- Rich Cimini, ESPN Staff Writer
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The folks at ESPN Stats & Information have provided an in-depth look at QB Geno Smith. Drink it in:
SHOTGUN SHOW: Smith attempted over 96 percent of his passes out of a shotgun or pistol formation in his career. West Virginia coach Dana Holgorsen introduced Smith to the pistol in 2011, and he has thrown 42 touchdowns and four interceptions out of that formation since then. Jets perspective: The shotgun is a big part of Marty Mornhinweg's offense, but it's not the base formation. With the Eagles last season, Mornhinweg's quarterbacks attempted 69 percent of their passes out of the shotgun.
RUN THREAT: Smith scrambled for 253 yards and averaged 7.2 yards per scramble in 2012. But the run wasn't a big part of the system for the Mountaineers. Smith attempted only 11 designed rushes in 2012 and averaged 2.6 yards per rush on those carries. Jets perspective: After drafting Smith, the Jets indicated they could install some read-option packages for him.
BLITZ BUSTER: Robert Griffin III led the NFL with a 96.8 Total QBR when facing five or more pass-rushers in 2012. Like Griffin, Smith excelled against extra pressure in his final year of college. In his final year at Baylor, Griffin completed 70.2 percent of throws against added pressure, with a 11-0 TD-to-INT ratio. Smith was at 70.8 percent with a 12-1 ratio in 2012. Jets perspective: Smith was blitzed a lot because West Virginia often played in an open formation without a tight end. The Jets were blitzed a lot last season because ... well, they didn't have any blitz-blitzing wide receivers.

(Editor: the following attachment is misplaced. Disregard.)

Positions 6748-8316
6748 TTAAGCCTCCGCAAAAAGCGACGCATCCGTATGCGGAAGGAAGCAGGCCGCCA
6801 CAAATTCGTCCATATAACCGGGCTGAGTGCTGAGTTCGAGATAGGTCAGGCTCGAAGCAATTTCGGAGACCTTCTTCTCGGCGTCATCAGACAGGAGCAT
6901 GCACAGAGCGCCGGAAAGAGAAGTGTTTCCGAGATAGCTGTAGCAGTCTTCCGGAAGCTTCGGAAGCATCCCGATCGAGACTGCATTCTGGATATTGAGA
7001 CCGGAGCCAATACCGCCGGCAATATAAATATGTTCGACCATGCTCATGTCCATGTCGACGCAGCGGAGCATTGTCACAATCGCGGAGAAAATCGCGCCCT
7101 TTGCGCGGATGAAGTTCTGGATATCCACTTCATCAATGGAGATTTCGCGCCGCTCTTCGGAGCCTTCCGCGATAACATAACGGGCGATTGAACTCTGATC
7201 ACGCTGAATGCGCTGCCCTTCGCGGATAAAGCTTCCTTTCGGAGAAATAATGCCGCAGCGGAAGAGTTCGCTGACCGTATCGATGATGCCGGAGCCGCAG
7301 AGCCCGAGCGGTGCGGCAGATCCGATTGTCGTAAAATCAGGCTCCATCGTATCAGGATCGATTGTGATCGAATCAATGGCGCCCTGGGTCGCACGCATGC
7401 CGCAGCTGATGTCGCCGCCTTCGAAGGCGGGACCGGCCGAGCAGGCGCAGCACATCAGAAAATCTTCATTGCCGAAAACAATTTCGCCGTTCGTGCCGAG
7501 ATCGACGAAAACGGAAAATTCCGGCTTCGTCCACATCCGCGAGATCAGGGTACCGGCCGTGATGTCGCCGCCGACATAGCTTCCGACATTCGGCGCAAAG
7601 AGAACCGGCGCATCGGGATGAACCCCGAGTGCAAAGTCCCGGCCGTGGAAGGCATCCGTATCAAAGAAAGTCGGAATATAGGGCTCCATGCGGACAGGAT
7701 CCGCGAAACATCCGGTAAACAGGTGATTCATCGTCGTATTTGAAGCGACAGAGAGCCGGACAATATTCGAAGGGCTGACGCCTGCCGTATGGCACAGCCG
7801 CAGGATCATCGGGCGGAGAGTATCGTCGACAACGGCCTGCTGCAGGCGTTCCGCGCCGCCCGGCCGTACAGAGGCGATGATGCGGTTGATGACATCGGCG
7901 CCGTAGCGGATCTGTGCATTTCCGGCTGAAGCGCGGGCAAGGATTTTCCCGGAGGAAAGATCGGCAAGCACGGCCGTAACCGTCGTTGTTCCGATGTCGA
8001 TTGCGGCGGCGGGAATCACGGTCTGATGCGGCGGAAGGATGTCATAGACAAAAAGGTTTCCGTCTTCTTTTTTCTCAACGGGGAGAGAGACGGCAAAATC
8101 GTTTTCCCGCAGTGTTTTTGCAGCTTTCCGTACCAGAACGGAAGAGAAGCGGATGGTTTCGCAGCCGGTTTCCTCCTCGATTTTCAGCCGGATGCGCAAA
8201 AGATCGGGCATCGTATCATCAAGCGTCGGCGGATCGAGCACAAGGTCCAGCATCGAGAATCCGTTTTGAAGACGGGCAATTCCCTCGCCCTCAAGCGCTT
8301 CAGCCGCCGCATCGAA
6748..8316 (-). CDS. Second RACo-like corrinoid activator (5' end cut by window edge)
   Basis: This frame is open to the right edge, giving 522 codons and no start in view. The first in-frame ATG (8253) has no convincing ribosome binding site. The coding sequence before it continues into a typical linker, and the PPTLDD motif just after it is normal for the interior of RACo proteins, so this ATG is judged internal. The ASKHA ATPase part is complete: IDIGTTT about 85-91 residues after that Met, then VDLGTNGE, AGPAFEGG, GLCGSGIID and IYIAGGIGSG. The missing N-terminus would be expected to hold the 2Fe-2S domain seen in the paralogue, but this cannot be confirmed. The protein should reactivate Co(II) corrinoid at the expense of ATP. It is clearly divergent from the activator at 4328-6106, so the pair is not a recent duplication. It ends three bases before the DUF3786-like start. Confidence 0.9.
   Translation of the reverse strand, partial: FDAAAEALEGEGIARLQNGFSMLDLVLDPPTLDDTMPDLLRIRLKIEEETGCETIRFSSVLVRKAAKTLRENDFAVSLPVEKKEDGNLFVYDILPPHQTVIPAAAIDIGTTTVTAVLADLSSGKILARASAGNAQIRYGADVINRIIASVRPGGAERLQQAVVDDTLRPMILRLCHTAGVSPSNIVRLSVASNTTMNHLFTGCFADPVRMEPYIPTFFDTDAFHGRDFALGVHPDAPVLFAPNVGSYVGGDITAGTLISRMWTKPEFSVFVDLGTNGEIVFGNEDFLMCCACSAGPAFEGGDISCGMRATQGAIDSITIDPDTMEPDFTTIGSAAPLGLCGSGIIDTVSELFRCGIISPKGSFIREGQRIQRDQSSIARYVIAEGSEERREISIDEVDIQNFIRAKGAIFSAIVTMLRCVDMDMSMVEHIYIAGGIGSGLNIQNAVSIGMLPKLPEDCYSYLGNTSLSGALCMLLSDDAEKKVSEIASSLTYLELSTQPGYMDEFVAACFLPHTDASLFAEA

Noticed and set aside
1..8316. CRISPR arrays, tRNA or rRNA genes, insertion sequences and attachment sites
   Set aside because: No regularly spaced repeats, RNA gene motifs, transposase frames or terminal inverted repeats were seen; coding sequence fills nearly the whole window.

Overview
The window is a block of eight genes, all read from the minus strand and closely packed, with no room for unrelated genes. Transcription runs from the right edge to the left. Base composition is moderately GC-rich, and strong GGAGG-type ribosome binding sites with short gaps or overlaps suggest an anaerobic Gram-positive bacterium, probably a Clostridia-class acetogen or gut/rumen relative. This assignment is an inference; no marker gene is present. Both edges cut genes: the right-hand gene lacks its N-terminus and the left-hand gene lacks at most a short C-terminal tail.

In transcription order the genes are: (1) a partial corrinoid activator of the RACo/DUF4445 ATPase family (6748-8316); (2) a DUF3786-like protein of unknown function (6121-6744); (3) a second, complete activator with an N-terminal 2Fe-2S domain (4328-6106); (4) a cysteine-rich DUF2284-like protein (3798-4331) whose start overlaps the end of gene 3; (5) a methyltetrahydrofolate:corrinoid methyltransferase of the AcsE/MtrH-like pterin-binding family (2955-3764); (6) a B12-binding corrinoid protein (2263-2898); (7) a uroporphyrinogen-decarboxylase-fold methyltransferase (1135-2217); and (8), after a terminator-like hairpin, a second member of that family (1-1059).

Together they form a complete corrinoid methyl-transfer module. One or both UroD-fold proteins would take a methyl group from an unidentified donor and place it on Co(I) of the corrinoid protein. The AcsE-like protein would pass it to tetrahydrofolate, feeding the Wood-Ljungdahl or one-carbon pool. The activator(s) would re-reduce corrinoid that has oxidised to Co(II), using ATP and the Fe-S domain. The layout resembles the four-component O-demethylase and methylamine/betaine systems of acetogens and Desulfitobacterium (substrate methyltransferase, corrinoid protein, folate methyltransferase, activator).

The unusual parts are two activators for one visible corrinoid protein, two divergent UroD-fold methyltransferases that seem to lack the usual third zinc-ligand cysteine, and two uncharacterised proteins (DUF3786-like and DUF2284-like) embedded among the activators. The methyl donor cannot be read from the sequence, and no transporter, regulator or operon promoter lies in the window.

SHORT BUT EFFECTIVE: Smith threw 177 of his 518 passes at or behind the line of scrimmage in 2012, including an AQ-high 112 screen passes. As a result, Smith's average pass traveled 7.7 yards past the line of scrimmage, the fewest air yards per attempt of any top QB prospect. Jets perspective: In college, Smith benefited from having WR Tavon Austin, who had more yards-after-catch than any receiver in the draft. The Jets don't have a guy like that, but the backs will be more involved in the passing game than last season.
GOING DEEP: Smith completed over 42 percent of his passes thrown 15 yards or longer in 2012, including 15 touchdowns. Yet in West Virginia's six losses, Smith completed fewer than a quarter of his 15-yard throws and was off target (overthrown, underthrown or wide) on more than half of his attempts. Jets perspective: Smith's deep accuracy was a concern for the Jets; they studied it closely in his pro-day workout.